The India VIX, the fear gauge for domestic equities, rose 5.76 per cent to settle at 24.05, after an intra-day high of 24.56.
Investors can create long positions on dips for a target of 9,218-9,250, which was its recent record high.
CNBC-TV18‘s Consulting Editor Udayan Mukherjee said that the market got too complacent globally which lead to a jolt last week.
Oil traded lower Wednesday after two days of recovery from near-seven-year-lows. US crude oil futures settled at USD 35.52 a barrel, down USD 1.83, or 4.90 percent.
Independent market expert Ambareesh Baliga says it is in fact time for the retail investors to start nibbling in. Buy every dip.
Tushar Mahajan of Nomura Financial Advisory says selling in Bank Nifty on Wednesday dragged the market. He feels PSU banks will continue to remain under pressure as raising fresh capital will be an overhang.
This is the first time that a product has been launched in India on a volatility index through which investors can hedge the volatility risk.
For someone who has never invested in equities, running the country's largest stock exchange is as paradoxical as it gets. But Ramkrishna, the 50-year-old managing director and CEO of National Stock Exchange (NSE), has always been comfortable with new challenges.
In an interview to CNBC-TV18, Amit Trivedi, co-founder of Investworks.in shared his outlook and strategies for the market. He does not see much of upside on the market as it is eagerly awaiting Fed's moves in its meet on September 17-18.
India VIX measures the cost of protection via options and is seen by some investors as a "fear" gauge has already marked its highest intraday level since 18 June 2012
Sanju Verma of Violet Arch Cap, in reaction to volatility index India VIX touching a high of 19.85 on Wednesday, says that this could be an indication of trouble at the bourses in the short-term.
Hemant Thukral of Aditya Birla Money told CNBC-TV18 that he expected a pullback in the market at 5,930-5,940 before testing at 5,800-5,850 levels.
In an interview to CNBC-TV18 Karun Mutha of HSBC Invest Direct shared his readings on the Futures and Options market.
In an interview to CNBC-TV18, Hemant Thukral of Aditya Birla Money, spoke about his reading of the market and his outlook on various stocks.
In an interview with CNBC-TV18, Karun Mutha of HSBC Invest Direct, spoke about his reading of the market and his outlook.
The volatility index (VIX) is at a historical low despite all the tail risks still being there in the system. In an interview to CNBC-TV18, Stephane Deo, Global Head of Asset Allocation at UBS said that VIX is a short-term indicator of volatility and it is to some extent sending the wrong signal.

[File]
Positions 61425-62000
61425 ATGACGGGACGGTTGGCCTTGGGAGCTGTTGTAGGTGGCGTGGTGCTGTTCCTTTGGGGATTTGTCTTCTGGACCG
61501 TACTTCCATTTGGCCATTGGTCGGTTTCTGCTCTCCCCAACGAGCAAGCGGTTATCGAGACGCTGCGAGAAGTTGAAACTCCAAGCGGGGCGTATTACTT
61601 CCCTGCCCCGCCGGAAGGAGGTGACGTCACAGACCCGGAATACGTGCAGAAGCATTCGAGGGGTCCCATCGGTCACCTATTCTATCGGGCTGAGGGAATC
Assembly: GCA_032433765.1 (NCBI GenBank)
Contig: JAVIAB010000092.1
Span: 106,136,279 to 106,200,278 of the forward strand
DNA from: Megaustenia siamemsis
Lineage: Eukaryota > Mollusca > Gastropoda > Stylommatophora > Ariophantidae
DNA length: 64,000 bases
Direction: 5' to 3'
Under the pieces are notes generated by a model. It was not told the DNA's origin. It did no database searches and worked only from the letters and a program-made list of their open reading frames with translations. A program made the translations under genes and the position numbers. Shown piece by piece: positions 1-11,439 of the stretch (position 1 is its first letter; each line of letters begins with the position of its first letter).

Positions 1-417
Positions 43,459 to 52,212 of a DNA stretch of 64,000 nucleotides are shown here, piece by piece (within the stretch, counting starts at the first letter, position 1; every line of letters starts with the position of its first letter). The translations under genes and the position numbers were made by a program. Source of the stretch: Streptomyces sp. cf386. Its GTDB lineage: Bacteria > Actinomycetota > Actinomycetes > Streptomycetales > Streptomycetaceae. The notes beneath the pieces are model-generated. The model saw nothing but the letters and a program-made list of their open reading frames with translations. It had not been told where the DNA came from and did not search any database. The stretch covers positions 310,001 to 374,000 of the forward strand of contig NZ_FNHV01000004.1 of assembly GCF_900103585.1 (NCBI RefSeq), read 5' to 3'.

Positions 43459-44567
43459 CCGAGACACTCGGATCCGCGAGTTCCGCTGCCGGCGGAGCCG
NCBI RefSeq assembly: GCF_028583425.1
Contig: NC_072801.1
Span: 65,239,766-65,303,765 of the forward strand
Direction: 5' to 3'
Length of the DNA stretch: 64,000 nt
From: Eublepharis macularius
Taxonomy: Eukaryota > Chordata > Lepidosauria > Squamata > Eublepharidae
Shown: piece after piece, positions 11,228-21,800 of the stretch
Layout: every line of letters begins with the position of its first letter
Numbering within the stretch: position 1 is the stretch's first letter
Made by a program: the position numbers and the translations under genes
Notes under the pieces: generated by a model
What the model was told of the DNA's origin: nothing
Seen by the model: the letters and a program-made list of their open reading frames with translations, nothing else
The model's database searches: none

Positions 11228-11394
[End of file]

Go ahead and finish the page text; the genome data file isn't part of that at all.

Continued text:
With an anticipation of further up-move in the October expiry, we recommend traders to construct a Bull Call spread on the Nifty. It can be initiated by "buying a 5,800 Call and selling a 6,000 Call of the October series".
Long Straddle on Nifty: It can be initiated by buying 5200CE and 5200PE of August series. The net combined premium outflow comes around Rs 180, which is also the maximum loss. The break-even stands at 5380-5020 levels. There is unlimited profit beyond the break-even range.
Short Strangle on Nifty: It can be initiated by selling 5300 Call and 5100 Put of July series. The net premium inflow comes around Rs 45-50, which is also the maximum profit if the Nifty July series expires between 5100-5300. The loss remains unlimited beyond the break-even range of 5350-5050.
The Nifty futures remained sideways in the second half of April series expiry and entered the May series with comparative healthy rollovers of 71%. The earnings season for the fourth quarter started on a negative note as Infosys reported less-than-expected earnings numbers.
The Nifty Futures traded in a tight range of 5,330-5,190 (as on 13th April) with a positive bias in the first half of April expiry.
Mecklai graph of the day - The Volatility Index uses option prices on the S&P 500 stock index to measure the expectations for big swings over the next 30 days.
The Nifty continues its upward journey in the February expiry, led by sectors such as banking, oil & gas and metals. With good FII inflows, better-than-expected earnings results of certain heavy weight companies and appreciation of the Indian rupee, the Nifty has gained over 3% since the start of the February expiry.
The market closed last week with fabulous gains that did raise some hope across the investor class. However, this week may possibly see a correction, says Udayan Mukherjee, managing editor, CNBC-TV18.
The immediate downside would probably be 4,400 to 4,600 levels, but it might not necessarily be the final bottom, feels Sandeep Shah, chief executive officer of Sampriti Capital.